#2. Where did your inspiration come from for your particular poems?

Before writing for this anthology began, I sought out to read spooky poetry. My inspiration often comes by seeing what others have done.  One book in particular was written by Jack Prelutsky titled, Nightmares.

#3. How does feedback from the other poets affect your final decision? 

Peer feedback is critical to my writing and absolutely plays a role in my decision making process.  I am only able see a poem from my biased point of view.  But feedback allows me to see the work through another’s eyes.   The feedback I have received not only directs me to things I may have overlooked, but has also pushed me to dig deeper—to ultimately make each poem more compelling.

#4. How long have you been a rhymer?

Inspired by the late Shel Silverstein, I wrote my first children’s poem in 1996, and have been writing ever since.   I can’t seem to get enough of it.

#5. Do you write varied forms of poetry for children?

I typically write rhyming, narrative poetry.  It’s my favorite form to read and what I have the most fun in creating.  I really should branch out more.

#6. How are you personally promoting your group’s debut book?

By word of mouth, passing out bookmarks (when I get a hold of them), my website, Facebook, and readings at local stores when it’s closer to Halloween…if I’m feeling brave enough.

#7. Do you plan to do any book signings? If so, where can fans find you?

No signing dates have been inked as of yet, but info will be posted on the 'An Eyeball in my Garden' Facebook fan page in the future.

And last, but not least, the next poet to visit The Storyteller's Scroll will be Christy Critchfield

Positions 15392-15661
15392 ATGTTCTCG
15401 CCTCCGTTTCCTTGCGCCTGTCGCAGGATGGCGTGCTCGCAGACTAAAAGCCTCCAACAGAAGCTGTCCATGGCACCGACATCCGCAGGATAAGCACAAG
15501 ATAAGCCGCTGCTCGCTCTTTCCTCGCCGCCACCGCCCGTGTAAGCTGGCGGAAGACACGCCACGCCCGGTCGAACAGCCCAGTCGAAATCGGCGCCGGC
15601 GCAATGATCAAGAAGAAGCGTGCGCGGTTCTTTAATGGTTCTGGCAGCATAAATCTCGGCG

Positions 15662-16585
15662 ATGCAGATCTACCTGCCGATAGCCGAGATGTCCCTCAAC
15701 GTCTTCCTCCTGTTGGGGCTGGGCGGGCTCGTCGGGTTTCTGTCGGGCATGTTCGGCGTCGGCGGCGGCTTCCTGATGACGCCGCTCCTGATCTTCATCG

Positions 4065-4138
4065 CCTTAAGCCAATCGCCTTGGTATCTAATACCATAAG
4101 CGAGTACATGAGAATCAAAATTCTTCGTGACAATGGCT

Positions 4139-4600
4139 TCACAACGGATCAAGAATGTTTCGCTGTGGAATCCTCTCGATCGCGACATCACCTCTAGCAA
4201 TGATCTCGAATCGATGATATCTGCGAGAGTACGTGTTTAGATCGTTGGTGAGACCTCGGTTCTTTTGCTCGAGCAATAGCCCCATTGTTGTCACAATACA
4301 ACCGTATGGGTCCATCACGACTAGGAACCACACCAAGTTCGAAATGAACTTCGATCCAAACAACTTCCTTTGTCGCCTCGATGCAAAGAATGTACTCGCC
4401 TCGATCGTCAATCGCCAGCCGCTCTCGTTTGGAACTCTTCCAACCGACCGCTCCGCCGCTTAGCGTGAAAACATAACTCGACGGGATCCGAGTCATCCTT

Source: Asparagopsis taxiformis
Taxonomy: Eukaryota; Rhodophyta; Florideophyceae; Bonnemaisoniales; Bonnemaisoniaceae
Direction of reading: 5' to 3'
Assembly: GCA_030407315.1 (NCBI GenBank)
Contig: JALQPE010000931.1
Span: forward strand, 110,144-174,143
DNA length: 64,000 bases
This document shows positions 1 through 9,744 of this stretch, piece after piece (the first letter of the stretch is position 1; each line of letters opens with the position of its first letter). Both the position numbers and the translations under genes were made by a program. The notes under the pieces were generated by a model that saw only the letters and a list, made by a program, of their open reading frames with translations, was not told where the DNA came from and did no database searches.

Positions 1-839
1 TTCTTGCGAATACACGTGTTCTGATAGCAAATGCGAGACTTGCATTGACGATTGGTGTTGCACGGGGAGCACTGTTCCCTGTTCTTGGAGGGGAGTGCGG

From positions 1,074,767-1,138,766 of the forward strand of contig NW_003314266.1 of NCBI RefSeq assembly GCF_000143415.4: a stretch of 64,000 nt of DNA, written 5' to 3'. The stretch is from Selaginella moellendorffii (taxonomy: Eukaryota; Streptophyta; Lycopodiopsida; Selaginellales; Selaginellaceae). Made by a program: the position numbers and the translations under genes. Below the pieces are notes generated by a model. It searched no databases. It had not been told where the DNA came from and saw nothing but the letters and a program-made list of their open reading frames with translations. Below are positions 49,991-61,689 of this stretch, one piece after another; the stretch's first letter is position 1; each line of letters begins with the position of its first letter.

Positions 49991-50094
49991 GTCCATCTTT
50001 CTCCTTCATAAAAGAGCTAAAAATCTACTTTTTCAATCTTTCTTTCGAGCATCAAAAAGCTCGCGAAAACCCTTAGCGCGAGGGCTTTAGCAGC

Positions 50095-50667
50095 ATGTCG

Monday, October 11, 2010

Halloween Monstermania - A Glossary of Monsters


genie - a giant magic spirit believed to take human form and serve the person who calls it. In certain cultures a genie is believed to control the weather. Their food preferences are fingers, noses and ears. Some are cruel. Some are good.

wraith – the ghost of a dead person. Sometimes is believed to be a vision of a person still alive as a premonition of that person’s death.

Friday, October 8, 2010

Interview with Susie Sawyer - "An Eyeball in My Garden" Poet

Today, it's Susie Sawyer's turn to stop by. Always cheery, she makes a "sunny" cowgirl.

#1. What is your “favorite” spooky poem from the collection?  
Oh, don't make me pick!!  There is such a wide variety of amazing work in this collection, it really would be difficult to choose one favorite.  Some I love for their creepiness, some for their giggle factor, and some are wonderfully complete stories, woven into perfect rhyme and meter.  That's the beauty of this collection - there's something for everybody.

#2. Where did your inspiration come from for your particular poems?
For my poem "Bedtime Story," I recalled the movie "The Others."  I loved the unexpected twist at the end and tried to recreate that.  For "Hixon House," I really wanted to feature a haunted house.  As I brainstormed ideas, I was intrigued by the idea of a house that was "alive", and took it from there, describing it with human features and longing for company.  Our illustrator, Johan Olander, captured it exactly as I saw it in my mind!  "Swamp Witch" actually started out as a "Swamp Thing," but I thought the collection needed another female character.  I envisioned the environment - slimy, swampy, slippery things - and what kind of creature would live there, and she quickly took shape.  Overall, I just spent some time recalling the things that creeped me out as a child and drew inspiration from that.